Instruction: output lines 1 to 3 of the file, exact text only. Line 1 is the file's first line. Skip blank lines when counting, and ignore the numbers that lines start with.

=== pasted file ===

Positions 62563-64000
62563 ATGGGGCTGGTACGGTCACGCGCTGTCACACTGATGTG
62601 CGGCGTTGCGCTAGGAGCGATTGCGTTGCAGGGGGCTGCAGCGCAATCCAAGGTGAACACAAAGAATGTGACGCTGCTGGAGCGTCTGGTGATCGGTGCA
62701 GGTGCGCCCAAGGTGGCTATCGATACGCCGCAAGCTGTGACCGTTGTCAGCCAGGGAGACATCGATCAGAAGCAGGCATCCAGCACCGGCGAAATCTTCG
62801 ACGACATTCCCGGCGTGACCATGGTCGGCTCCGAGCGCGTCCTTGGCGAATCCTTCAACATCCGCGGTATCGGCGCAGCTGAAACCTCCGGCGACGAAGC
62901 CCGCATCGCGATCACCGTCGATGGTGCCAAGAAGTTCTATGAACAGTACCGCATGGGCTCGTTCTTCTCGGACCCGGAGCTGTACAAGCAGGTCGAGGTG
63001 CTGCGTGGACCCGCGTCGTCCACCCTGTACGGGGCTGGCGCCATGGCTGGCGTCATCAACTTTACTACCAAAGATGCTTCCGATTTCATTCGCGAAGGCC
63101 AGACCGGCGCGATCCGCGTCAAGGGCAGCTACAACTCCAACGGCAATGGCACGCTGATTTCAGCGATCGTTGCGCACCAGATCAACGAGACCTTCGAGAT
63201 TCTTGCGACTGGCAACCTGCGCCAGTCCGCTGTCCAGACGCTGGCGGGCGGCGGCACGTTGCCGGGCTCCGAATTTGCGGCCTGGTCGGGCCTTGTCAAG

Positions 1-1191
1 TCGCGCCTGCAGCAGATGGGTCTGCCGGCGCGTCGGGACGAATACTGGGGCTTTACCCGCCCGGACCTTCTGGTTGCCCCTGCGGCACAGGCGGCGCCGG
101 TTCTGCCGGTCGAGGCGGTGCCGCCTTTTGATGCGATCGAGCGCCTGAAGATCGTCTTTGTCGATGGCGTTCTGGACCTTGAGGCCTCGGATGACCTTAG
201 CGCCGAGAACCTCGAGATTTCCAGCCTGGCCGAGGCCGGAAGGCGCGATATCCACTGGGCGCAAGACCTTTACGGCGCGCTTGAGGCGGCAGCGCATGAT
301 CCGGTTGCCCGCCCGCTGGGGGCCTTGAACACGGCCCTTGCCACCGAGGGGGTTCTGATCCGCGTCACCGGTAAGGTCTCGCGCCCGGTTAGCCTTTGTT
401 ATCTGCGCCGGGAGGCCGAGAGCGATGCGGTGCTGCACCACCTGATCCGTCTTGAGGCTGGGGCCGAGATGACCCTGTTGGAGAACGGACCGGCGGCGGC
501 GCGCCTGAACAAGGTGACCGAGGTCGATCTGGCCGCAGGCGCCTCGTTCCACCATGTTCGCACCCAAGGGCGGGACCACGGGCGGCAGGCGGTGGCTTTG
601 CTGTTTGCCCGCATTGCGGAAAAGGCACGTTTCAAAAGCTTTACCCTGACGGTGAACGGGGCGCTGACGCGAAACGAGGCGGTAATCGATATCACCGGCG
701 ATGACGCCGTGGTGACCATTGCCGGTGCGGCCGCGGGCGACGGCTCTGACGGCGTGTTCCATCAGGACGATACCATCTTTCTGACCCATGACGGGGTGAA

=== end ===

Positions 62563-64000
62563 ATGGGGCTGGTACGGTCACGCGCTGTCACACTGATGTG
62601 CGGCGTTGCGCTAGGAGCGATTGCGTTGCAGGGGGCTGCAGCGCAATCCAAGGTGAACACAAAGAATGTGACGCTGCTGGAGCGTCTGGTGATCGGTGCA